This session was immediately captivating because attendees were compelled to consider what few people want to think about: What would happen if an emergency or disaster affected the very ability of a publisher to function? Could operations continue or restart? How long might recovery take? Are there ways to mitigate such an event by planning?
Angela Schmeckebier, based in Birmingham, Alabama, served as moderator and introduced both speakers. She set the tone for the session by recounting the devastating 2011 tornado outbreak that directly affected her workplace and that of a number of remote employees who work on her journal. That recent event was a stark reminder that disasters do not just happen to “other people” in far-off places and that everyone needs to put some thought and planning into “what if?”.
As executive editor of the Journal of Histochemisty and Cytochemistry, Denis Baskin leads a small staff, all of whom can be considered remote employees. He began by observing that when many people think about disasters they tend to think primarily about such events as earthquakes, hurricanes, tornadoes, fires, and terrorist attacks that can take out entire buildings, cities, and even regions. But he pointed out that such calamities are only part of the story. What often flies under the radar, he said, is the vulnerability of publishing operations that consist primarily of remote staff who exist more in functional and virtual space than in “brick and mortar” physical space. In such operations, the risks to business continuity are multiplied by the number of remote employees, each of whom has a vital role to play in the operation. A “disaster” in such a scenario can include things as basic as the prolonged illness of one of those remote employees or an extended power outage that affects an employee’s home office. The risks to brick-and-mortar offices are real indeed, but they are more centralized, and there are generally more resources at hand to deal with emergencies.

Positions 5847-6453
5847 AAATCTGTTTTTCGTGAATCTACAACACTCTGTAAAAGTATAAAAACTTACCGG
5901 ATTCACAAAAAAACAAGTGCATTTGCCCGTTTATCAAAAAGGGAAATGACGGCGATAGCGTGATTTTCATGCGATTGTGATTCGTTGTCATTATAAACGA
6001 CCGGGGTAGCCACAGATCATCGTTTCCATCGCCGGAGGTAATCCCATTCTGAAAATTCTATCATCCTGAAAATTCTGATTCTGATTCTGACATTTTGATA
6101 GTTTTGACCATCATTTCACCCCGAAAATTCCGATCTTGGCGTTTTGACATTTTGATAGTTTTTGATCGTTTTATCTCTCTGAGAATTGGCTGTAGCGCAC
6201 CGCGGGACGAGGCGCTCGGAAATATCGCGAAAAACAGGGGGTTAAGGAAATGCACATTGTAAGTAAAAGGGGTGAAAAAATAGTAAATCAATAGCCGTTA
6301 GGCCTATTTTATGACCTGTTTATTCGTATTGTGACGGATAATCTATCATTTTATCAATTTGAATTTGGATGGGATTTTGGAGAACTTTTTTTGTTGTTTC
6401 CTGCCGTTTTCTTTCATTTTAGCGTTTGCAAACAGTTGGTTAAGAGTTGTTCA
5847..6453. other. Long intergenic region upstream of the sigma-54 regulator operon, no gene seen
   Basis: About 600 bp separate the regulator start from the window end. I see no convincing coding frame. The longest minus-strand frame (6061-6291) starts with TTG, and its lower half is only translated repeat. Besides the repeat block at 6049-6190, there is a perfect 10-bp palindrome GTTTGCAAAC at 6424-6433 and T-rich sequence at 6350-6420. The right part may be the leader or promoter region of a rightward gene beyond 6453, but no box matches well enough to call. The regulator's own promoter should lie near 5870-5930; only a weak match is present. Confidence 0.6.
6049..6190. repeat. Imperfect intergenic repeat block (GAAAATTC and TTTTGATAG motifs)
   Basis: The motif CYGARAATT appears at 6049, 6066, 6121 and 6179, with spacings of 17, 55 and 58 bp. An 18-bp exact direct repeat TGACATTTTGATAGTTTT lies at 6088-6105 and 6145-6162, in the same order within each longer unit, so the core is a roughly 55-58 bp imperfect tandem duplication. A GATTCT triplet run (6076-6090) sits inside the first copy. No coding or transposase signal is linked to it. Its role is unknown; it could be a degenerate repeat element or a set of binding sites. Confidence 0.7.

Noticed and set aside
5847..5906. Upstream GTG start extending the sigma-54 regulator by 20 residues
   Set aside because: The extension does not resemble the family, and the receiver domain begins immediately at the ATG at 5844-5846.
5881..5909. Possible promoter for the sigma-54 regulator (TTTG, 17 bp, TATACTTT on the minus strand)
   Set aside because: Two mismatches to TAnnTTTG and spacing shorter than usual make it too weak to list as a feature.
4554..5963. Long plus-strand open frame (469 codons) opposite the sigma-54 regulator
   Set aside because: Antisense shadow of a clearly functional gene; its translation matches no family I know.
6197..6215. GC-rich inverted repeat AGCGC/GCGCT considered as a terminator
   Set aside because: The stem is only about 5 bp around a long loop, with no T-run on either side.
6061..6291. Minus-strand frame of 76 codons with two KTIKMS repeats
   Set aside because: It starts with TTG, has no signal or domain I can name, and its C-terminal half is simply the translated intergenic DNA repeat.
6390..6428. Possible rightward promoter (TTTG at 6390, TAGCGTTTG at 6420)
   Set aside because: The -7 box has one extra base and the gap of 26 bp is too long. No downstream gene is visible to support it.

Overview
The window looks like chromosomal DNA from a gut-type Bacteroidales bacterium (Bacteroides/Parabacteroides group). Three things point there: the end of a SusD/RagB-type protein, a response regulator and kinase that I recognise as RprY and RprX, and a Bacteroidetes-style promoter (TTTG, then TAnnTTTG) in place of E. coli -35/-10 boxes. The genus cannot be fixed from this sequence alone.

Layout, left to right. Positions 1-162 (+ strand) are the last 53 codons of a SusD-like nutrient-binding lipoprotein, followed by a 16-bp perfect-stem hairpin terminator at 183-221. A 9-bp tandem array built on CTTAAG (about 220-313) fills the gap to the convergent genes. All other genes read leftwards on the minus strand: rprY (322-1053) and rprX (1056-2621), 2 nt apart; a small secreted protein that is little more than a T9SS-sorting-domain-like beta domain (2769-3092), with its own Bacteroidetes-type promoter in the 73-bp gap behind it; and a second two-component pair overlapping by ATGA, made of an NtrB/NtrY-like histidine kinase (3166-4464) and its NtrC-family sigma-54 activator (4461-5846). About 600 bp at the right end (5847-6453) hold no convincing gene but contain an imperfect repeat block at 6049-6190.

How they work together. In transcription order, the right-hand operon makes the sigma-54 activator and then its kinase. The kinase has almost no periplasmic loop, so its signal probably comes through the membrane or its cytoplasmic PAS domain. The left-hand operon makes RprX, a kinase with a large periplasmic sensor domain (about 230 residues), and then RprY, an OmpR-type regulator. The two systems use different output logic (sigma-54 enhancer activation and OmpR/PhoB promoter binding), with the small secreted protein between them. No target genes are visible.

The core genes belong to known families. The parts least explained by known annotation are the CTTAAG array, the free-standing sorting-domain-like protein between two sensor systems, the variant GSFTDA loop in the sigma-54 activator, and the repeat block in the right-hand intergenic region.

From a risk-reduction standpoint, there are advantages and disadvantages to virtual and physical workplaces. For example, in the case of a pandemic, virtual offices have a much lower potential for the spread of disease. But data and physical security may be more robust in a large, centralized workplace. In either scenario, Baskin emphasized that planning for unforeseen events is critical. He discussed the merits of offsite and redundant computer backups, emergency evacuation bags, contact cards for people to keep in their wallets, designated meeting places, and periodic practice drills and reviews of emergency and communication plans.
As an executive publisher for Elsevier, Michael Weston brought a different perspective to the session. Elsevier, with a global staff of well over 30,000, has more full-time staff around the world dedicated to business continuity than most publishers have staff! He said that Elsevier’s approach regarding business continuity is “to ensure that we can function no matter what.” To that end, the company has an Incident Management Team that consists of finance, facilities, human resources, and information-technology staff and meets every day by telephone to discuss problems or flashpoints that may need to be addressed anywhere in the world. There is not 100% redundancy within the company, of course, but Elsevier has procedures in place that allow someone to log in for someone else and access critical data or perform essential job functions if the need arises. An external emergency website and emergency hotline are available for all staff to access. Weston pointed out that access to the Internet is paramount for Elsevier and that contingency plans are in place for interruptions anywhere along the grid.
My takeaway from this outstanding session was that whether publishing organizations have a staff of 3, 30, or 30,000, it is essential that time and resources be dedicated to planning for all manner of emergency scenarios before events make it necessary to do so.